Before I started writing micropoetry, I wrote mostly essays, and believe it or not, mostly about ferrets, posting to the Ferret Mailing List as an advocate for ferrets. I also, for a short time, wrote Bridge greetings which are short stories written about real ferrets who have died, written in order to comfort their keepers (I don't like to use the word "owners"). Ferret keepers whose ferrets had died took great comfort in the stories of their ferrets making it to the Bridge, a sort of in-between place where ferrets wait for their keepers to claim them in the afterlife. While the stories were imaginary, the ferrets and keepers were very real, dealing with difficult emotions. Writing those greetings put me very much in tune with my own deep-seated emotions, and I think it is one of the reasons that I write poetry like I do.

And while I sometimes fantasize about getting my words published, I am more connected with the idea of people on Twitter reading them almost immediately after I write them. Even if I were a published poet, I would not get the feedback and emotional response in the same way that I get it from Twitter. It also ties me, not to just readers of poetry, but to many, many other micropoets as well. It is like the micropoets of Twitter are one living, breathing organism, reading and writing words. I have found much respect amongst the micropoets I write with, and I feel respect for all of them who bravely put their words out there. It is not always such an easy thing to do, to instantaneously wear your heart on your sleeve in front of sometimes thousands of people.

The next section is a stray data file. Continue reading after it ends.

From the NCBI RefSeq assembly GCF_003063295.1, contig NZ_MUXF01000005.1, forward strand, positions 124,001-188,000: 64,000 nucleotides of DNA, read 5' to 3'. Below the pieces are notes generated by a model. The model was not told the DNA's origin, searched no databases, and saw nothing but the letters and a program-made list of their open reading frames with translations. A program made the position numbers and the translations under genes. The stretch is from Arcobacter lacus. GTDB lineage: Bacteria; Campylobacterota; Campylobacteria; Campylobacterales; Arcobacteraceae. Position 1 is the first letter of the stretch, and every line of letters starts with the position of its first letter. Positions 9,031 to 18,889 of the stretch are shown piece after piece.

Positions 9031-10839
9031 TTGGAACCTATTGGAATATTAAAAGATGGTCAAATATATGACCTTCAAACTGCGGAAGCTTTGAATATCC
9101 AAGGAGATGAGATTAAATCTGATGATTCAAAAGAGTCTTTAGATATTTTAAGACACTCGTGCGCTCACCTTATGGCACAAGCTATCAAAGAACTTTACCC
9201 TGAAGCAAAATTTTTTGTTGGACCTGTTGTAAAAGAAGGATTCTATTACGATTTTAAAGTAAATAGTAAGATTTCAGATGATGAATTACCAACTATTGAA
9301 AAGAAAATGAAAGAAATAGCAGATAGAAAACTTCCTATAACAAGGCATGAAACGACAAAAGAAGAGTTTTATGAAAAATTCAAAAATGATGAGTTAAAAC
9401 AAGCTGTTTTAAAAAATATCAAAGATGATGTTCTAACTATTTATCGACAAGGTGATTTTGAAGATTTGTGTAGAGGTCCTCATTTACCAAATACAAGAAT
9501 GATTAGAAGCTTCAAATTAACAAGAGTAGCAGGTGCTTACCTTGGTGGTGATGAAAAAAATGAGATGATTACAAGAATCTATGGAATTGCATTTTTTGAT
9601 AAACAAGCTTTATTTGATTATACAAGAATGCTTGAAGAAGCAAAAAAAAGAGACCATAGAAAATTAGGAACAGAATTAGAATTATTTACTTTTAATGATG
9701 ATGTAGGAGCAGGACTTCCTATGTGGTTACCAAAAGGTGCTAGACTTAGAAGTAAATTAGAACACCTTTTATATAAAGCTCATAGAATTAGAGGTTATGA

Over the last 14-16 months, I have done quite a bit to encourage the micropoets, and for a long time I collected their words on blogs I created to archive them, namely the Dragonfly Collection and the Dragonfly Archives:


It occurred to me that all this poetry I found on Twitter was just disappearing, and I wanted to preserve it the best I could. Unfortunately, archiving all the poetry worth saving was a near impossible task, simply overwhelming with 1500+ tweets of poetry being written a day. Even with the help of a lovely lady named Jenny (@gennepher, from Wales), I was not able to sustain it, although we kept it up for over eight months. School and work finally took their toll.